“But the situation in Venezuela is deteriorating day by day,” says Ali Farhat, who arrived in Iceland two months ago. Farhat is a psychologist and cook and has also managed businesses. He keeps himself busy by volunteering with the Red Cross and Salvation Army and giving English lessons, “but I want to find work,” he told IDN. As an asylum seeker, he can get a temporary work permit from the Directorate of Immigration, but says “Not everyone gets a permit due to lack of housing”.

Many asylum seekers and refugees turn to the Salvation Army in Reykjavik for help and support. Venezuelans are in the majority, though there are also Africans, people from the Middle East…

Farhat has a wife and four-year-old daughter and says he was frequently threatened in Venezuela. “I can’t go back to my country. If I did, I would be dead within a month,“ he claims.

Like Farhat, Ahmed* from Somalia would like to work here. “Everyone comes here to work, not to be supported,” he says. He came via Spain eight months ago after using a variety of transport routes. He says Africans are in the minority in Iceland, and he feels that their treatment is not as good as that offered to other nationalities. Ahmed has not been given a national ID number, so he cannot work.

Many asylum seekers and refugees turn to the Salvation Army in Reykjavik for help and support. Venezuelans are in the majority, though there are also Africans, people from the Middle East, “and a few Ukrainians, though they are generally in a better situation than others, as they get automatic refugee status,” says Ingvi Kristinn Skjaldarson, Church Minister with the Salvation Army.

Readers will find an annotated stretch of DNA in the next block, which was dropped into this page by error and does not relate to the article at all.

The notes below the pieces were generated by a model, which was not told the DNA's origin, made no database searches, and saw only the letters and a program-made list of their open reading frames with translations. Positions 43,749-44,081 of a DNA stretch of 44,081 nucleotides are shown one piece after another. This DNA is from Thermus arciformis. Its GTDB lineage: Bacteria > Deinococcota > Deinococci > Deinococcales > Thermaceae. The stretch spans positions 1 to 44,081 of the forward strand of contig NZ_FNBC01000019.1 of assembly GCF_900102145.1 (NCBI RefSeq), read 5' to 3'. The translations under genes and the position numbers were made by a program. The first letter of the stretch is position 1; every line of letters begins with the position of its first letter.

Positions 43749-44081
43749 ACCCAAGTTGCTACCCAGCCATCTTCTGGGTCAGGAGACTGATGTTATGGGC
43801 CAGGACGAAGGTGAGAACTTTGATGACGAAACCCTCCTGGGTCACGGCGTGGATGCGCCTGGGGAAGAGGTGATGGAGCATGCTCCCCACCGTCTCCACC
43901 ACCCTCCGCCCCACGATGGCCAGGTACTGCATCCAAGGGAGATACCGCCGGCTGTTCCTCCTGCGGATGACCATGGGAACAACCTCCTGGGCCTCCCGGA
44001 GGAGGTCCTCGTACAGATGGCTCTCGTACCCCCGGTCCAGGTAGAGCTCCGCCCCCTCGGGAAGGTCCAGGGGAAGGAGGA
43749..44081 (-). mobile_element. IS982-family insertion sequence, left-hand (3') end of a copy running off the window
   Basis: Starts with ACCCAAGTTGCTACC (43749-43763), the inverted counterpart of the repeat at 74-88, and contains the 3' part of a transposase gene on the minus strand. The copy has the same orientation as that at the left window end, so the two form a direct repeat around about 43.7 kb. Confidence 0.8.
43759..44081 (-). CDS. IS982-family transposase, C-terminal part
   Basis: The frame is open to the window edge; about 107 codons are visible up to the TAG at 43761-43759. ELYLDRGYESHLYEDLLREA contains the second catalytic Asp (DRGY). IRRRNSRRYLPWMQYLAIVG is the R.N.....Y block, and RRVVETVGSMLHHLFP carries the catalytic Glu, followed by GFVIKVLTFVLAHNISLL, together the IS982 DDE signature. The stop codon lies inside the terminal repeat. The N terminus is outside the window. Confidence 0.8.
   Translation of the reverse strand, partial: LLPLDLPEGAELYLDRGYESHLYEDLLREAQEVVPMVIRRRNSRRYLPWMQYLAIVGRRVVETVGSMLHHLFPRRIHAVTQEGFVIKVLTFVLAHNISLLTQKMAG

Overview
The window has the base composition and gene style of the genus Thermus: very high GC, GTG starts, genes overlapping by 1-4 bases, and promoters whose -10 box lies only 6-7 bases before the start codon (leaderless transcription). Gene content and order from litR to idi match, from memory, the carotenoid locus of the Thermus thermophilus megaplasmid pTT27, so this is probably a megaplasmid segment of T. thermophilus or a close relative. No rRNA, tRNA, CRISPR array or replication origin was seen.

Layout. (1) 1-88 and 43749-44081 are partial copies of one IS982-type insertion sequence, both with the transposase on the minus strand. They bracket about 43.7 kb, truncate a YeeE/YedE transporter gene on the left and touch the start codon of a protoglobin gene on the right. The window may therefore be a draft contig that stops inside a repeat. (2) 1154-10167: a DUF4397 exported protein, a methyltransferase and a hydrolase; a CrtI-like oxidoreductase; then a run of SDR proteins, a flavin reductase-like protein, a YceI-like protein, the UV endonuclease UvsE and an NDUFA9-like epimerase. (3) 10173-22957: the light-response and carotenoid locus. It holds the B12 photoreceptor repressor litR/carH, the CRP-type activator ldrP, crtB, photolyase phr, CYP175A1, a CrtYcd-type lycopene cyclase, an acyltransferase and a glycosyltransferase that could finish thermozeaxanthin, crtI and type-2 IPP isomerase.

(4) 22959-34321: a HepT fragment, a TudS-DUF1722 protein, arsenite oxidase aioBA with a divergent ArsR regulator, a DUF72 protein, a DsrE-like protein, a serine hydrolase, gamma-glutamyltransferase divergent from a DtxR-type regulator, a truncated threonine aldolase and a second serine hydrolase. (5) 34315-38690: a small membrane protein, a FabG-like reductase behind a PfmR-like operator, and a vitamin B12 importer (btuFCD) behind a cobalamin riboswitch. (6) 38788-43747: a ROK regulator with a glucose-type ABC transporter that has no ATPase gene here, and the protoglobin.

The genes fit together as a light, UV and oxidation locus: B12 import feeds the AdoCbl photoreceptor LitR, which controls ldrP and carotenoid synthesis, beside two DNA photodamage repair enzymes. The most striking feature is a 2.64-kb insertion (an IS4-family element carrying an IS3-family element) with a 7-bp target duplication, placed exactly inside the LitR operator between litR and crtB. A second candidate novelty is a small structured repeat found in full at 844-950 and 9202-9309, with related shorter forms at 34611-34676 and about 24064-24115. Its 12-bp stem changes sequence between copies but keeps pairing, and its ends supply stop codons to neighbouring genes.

He told IDN that some asylum seekers live on the streets and do not have access to homeless shelters because they are not registered as living in Reykjavik and often do not have a national ID number. “The situation is desperate and is not going to improve,” he adds.

The Directorate of Immigration says that between January and July 2023, applications for international protection mostly came from Venezuela (1208), Ukraine (980), Palestine (139), Syria, and Somalia (59 and 57 respectively). Those who were accepted after appealing to the Immigration and Asylum Appeals Board were mostly from Palestine (91), while those rejected after appealing were mostly from Venezuela (405).

Skjaldlarson says there is one question that keeps cropping up: “Why don’t they let these people get an ID number and a work permit straight away so they can fend for themselves and not be supported by the State? Then they wouldn’t have to import foreign workers.” [IDN-InDepthNews]

*This is not his real name.

Collage: (left) Asylum seeker Ali Farhat in front of the Salvation Army building in Reykjavik. Credit: Lowana Veal. (right) Activist protest in Reykjavik against deportation of asylum seekers. Credit: ‘Refugees in Iceland’ Facebook site.